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The book cover of Dima Adamsky's "The Russian Way of Deterrence: Strategic Culture, Coercion, and War."



The Russian Way of Deterrence: Change and Continuity in Russian Coercion Strategy
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Registration required. Please note that all attendees must follow Columbia’s COVID-19 Policies and Guidelines. Columbia University is committed to protecting the health and safety of its community.  To that end, all visiting alumni and guests must meet the University requirement of full vaccination status in order to attend in-person events.  Vaccination cards may be checked upon entry to all venues.  

Please join the Harriman Institute and the Saltzman Institute of War and Peace Studies for a conversation with Distinguished Harriman Guest Speaker Dmitry (Dima) Adamsky. Moderated by Peter Clement and Kimberly Marten.

How are the Russian theory and practice of coercion likely to evolve after the war in Ukraine? Russia entered the war with a coherent framework of “strategic deterrence.” This was far from perfect, but was the most elaborated theory of nuclear, conventional, and informational coercion that the Russian strategic community has ever had. The war offered a reality check of this framework. This talk explores the impact of the war in Ukraine on the evolution of Russian theory and practice of coercion. First, Adamsky will discuss the effectiveness (or the lack) of Russia’s use of coercion prior to and during the war with Ukraine, including the prospect of the potential nuclear escalation. Then, he will hypothesize about the possible continuities, transformations and innovations in the Russian deterrence theory and practice in the conventional, nuclear, informational and non-military realms.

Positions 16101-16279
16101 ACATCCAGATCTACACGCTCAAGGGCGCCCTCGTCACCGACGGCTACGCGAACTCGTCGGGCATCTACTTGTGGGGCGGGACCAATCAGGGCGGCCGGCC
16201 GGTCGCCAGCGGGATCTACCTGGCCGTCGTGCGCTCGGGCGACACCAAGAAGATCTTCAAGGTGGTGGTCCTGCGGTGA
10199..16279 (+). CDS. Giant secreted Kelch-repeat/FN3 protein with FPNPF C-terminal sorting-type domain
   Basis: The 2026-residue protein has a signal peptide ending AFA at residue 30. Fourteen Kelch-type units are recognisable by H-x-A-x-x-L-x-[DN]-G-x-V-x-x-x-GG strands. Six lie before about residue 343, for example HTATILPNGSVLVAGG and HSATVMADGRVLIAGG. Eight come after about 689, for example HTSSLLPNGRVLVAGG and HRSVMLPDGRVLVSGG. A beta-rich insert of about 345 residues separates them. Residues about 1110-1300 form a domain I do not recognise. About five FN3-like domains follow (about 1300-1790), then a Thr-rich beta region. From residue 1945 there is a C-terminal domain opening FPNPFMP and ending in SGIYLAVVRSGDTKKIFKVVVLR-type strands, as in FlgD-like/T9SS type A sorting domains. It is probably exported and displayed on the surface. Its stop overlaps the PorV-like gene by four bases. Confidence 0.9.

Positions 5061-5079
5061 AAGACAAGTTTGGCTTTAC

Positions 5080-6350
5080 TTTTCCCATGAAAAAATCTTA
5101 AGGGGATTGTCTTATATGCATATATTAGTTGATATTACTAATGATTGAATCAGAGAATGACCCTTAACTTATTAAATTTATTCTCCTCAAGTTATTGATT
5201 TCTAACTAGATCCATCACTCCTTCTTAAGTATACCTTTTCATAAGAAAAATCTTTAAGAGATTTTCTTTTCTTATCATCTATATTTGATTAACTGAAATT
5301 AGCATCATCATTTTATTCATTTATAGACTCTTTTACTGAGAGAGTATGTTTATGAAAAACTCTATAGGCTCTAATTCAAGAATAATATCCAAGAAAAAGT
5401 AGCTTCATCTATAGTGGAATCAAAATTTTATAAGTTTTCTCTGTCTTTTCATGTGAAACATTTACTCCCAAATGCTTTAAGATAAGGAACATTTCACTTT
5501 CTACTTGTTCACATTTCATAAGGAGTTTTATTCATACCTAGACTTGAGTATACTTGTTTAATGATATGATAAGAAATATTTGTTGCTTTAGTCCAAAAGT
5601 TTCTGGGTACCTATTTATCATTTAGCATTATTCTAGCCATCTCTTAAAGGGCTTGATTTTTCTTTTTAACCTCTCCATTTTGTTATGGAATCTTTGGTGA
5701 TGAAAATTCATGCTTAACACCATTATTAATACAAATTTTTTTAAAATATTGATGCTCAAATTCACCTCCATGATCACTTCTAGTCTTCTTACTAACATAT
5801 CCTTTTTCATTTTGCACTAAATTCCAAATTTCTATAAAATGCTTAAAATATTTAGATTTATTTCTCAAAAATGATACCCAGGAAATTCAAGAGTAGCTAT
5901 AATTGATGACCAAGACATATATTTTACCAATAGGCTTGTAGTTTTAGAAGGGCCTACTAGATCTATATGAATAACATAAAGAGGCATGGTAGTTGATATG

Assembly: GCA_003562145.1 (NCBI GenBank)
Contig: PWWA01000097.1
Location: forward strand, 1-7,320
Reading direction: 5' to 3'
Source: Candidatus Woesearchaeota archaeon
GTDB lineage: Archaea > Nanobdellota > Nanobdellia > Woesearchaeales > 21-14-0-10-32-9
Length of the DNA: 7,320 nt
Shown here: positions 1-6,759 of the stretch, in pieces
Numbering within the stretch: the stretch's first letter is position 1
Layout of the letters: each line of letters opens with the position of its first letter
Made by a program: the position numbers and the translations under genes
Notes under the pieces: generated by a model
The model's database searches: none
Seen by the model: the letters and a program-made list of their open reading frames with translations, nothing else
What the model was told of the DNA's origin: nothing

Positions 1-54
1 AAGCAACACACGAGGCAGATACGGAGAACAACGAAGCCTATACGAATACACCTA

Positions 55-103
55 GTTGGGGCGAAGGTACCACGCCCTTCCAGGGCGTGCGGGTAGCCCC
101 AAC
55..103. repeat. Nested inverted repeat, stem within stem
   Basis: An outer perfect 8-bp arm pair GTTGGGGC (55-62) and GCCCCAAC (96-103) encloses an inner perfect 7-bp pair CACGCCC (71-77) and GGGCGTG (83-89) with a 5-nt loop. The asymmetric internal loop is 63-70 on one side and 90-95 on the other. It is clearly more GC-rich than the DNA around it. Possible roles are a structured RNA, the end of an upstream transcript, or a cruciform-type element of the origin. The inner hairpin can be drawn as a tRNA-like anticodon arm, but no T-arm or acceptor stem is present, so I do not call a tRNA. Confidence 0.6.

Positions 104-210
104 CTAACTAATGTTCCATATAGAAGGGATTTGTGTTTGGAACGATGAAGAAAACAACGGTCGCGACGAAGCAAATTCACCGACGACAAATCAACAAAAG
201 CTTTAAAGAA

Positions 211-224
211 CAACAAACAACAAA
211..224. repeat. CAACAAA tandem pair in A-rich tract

Dmitry (Dima) Adamsky is a professor at the School of Government, Diplomacy and Strategy at Reichman University, and a Head of the BA Honors Track in Strategic Studies. He was a postdoctoral fellow at Harvard University, a visiting fellow at the Institute of War and Peace Studies, Columbia University, and a visiting professor at the Norwegian Institute for Defense Studies, at the University of Zurich, and at Vytautas Magnus University. He has published extensively in the leading academic journals on military innovations, strategic culture, and the US, Russian and Israeli national security. He is a recipient of the 2012 Amos Perlmutter Prize of the Journal of Strategic Studies for his work on deterrence. His books Operation Kavkaz and The Culture of Military Innovation (Stanford UP) earned the annual (2006 and 2012) prizes for the best academic works on Israeli security. His book Russian Nuclear Orthodoxy (Stanford UP) won the 2020 International Studies Association best book award in the category of religion and international relations. His forthcoming books are The Russian Way of Deterrence (Stanford UP, 2023) and The New Commissars (Cambridge UP).